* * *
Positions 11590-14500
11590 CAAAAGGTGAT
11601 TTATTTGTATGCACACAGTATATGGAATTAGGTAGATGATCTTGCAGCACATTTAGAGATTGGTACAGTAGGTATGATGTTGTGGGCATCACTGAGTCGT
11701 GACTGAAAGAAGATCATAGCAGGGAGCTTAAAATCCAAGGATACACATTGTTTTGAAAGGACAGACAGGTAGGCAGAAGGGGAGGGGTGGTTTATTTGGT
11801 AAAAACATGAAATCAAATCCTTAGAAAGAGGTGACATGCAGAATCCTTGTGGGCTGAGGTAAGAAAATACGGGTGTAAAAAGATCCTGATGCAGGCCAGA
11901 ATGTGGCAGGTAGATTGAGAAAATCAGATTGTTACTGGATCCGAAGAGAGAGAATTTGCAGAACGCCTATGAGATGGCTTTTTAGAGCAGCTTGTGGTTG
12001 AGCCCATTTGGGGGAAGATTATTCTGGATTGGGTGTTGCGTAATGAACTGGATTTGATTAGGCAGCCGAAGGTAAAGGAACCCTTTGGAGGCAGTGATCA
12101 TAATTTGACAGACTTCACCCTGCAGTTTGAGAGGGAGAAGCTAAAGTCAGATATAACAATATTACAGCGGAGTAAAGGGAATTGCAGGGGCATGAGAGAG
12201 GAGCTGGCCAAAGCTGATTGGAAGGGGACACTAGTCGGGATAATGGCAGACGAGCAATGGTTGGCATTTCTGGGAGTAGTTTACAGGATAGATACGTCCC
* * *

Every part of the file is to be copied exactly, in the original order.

Positions 11590-14500
11590 CAAAAGGTGAT
11601 TTATTTGTATGCACACAGTATATGGAATTAGGTAGATGATCTTGCAGCACATTTAGAGATTGGTACAGTAGGTATGATGTTGTGGGCATCACTGAGTCGT
11701 GACTGAAAGAAGATCATAGCAGGGAGCTTAAAATCCAAGGATACACATTGTTTTGAAAGGACAGACAGGTAGGCAGAAGGGGAGGGGTGGTTTATTTGGT
11801 AAAAACATGAAATCAAATCCTTAGAAAGAGGTGACATGCAGAATCCTTGTGGGCTGAGGTAAGAAAATACGGGTGTAAAAAGATCCTGATGCAGGCCAGA
11901 ATGTGGCAGGTAGATTGAGAAAATCAGATTGTTACTGGATCCGAAGAGAGAGAATTTGCAGAACGCCTATGAGATGGCTTTTTAGAGCAGCTTGTGGTTG
12001 AGCCCATTTGGGGGAAGATTATTCTGGATTGGGTGTTGCGTAATGAACTGGATTTGATTAGGCAGCCGAAGGTAAAGGAACCCTTTGGAGGCAGTGATCA
12101 TAATTTGACAGACTTCACCCTGCAGTTTGAGAGGGAGAAGCTAAAGTCAGATATAACAATATTACAGCGGAGTAAAGGGAATTGCAGGGGCATGAGAGAG
12201 GAGCTGGCCAAAGCTGATTGGAAGGGGACACTAGTCGGGATAATGGCAGACGAGCAATGGTTGGCATTTCTGGGAGTAGTTTACAGGATAGATACGTCCC